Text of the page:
Where the Wild Things Are — Always More on the eBook…
We’ve managed in the three years of Amazon’s transformative Kindle, to have maxed several times the allotted devices to download books. The would be Kindle First Generation, Kindle Third Generation, Blackberry, iPad, iPhone, and desktops. That is, until the limit of five is reached. Add online management to the daily task of reading in these Internet times!
You’d have to be living under a rock — or have your own compound in the Northwest Provinces of Pakistan — to remain unaware of big changes in publishing. Kind of puts librarians in a spot so well described by our detractors and troubled in our own conversations. Wither books, wither librarians?
Developments in the industry and the courts suggest — not so fast, ye who would bypass the librarian. In New York’s Ninth District Federal Court, Judge Denny Chin ruled against the deal struck by Google, the Writer’s Guild, and the Society of American Publishers. To their question — can we digitally scan books out of print but in copyright and then distribute them without an author’s permission — the judge said, not on my watch. Go to Congress.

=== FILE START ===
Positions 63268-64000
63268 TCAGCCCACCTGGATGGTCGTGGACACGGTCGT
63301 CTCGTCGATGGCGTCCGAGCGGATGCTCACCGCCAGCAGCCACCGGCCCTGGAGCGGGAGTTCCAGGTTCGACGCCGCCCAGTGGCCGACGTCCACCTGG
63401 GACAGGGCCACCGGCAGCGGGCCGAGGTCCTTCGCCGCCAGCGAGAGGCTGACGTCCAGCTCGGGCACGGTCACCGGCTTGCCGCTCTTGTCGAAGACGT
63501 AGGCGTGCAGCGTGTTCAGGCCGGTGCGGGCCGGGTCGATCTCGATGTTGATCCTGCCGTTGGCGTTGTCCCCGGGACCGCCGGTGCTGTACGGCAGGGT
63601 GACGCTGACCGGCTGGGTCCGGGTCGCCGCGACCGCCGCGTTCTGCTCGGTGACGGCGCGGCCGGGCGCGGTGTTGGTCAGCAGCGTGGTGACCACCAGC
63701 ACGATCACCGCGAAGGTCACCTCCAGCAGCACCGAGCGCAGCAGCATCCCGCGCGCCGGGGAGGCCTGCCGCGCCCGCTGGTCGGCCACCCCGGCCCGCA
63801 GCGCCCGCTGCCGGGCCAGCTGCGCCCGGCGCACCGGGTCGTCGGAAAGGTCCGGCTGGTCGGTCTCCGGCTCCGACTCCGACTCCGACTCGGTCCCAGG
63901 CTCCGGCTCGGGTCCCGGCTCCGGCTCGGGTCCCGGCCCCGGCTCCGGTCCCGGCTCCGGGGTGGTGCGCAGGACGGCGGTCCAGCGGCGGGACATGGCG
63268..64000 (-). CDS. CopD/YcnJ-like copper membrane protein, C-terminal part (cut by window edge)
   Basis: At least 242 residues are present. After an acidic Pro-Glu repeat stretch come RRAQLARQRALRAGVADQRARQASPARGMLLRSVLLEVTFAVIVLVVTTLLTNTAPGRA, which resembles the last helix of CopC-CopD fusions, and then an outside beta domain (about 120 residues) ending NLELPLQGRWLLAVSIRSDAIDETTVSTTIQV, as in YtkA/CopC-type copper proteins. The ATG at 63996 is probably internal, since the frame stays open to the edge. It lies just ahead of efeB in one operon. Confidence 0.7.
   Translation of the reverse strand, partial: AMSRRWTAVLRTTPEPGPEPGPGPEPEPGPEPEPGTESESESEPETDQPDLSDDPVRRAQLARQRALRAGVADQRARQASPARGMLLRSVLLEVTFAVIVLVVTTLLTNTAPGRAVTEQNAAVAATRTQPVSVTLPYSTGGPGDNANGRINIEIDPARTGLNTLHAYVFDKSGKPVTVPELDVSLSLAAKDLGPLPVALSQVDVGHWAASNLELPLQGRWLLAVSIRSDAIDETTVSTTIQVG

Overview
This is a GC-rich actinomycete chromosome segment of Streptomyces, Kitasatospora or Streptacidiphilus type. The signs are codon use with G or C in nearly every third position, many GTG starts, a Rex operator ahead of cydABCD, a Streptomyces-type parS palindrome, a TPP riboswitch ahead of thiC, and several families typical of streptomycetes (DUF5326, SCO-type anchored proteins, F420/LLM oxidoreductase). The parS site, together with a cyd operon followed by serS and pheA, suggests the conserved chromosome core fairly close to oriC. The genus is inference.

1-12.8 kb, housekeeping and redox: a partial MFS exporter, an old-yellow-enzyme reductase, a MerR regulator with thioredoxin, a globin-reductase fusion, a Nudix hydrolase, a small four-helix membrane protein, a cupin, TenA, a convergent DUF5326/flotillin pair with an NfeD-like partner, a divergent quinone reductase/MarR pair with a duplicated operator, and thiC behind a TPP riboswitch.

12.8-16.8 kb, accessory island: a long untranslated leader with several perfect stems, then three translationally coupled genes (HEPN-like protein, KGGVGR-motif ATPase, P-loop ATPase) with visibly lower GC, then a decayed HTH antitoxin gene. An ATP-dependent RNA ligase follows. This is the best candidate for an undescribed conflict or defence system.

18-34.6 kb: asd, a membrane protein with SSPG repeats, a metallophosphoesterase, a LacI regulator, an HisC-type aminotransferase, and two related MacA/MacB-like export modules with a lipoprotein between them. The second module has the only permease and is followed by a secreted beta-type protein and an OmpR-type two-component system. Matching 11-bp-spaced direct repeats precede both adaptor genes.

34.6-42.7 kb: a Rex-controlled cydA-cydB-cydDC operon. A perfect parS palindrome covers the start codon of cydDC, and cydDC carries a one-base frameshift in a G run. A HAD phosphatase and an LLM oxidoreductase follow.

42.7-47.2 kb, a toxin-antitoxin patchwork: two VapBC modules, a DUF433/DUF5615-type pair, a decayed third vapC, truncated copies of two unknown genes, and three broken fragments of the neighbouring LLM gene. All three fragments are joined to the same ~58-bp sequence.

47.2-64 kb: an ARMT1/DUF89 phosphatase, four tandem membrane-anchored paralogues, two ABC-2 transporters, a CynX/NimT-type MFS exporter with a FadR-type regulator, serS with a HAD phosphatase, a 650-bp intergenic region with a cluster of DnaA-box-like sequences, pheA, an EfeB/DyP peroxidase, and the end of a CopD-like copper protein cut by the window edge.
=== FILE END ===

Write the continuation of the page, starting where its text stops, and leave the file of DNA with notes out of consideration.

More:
On the other end of the eBook who-gets-what spectrum is Amazon’s Library Lending program. You can now check out some Kindle books from some public libraries. And on some Kindles you can enjoy special offers, perhaps from your own library?
Amazon took its sweet time — where is Internet time when you need it? — to come up with a lend-lease program for public libraries. Partnering with Overdrive, the book distributor e-jour for the public library reading public, you can now download books from participating (and paying) libraries for a period of time. Details are sketchy at the moment, but mere intent on Amazon’s part defines a company ready and able to exploit all its markets.
And the Kindle with Special Offers? What Amazon means is advertisements. For a WIFI Kindle and less than 25 bucks, you can pay forward to Amazon and its retailers with your clicks on ads or your participation in crowd-sourcing all sorts of things. For example, you can experience various “start” pages and vote for the ones you like, the winner playing on your Kindle whenever you are within a WIFI range.
With Kindle books going online for public libraries, how goes it with academic eBooks? This world, as usual, is much more complex, including in its definition of eBooks everything from textbook to interactive educational module or whatever Pearson wants to call its wares. Academic publishers, out of habit, expect huge margins in an economic environment of scarcity. Read few readers, higher per-unit costs, and so forth.
The big news on the academic eBook front where the e-thing started is that ProQuest bought ebrary. Presumably, they bought it to counter EBSCO’s purchase of OCLC’s NetLibrary. A better explanation: library vendor buses come in threes — the first picks up the early adopters, the second, the rest of us, the third, to make sure no one can figure out the real price.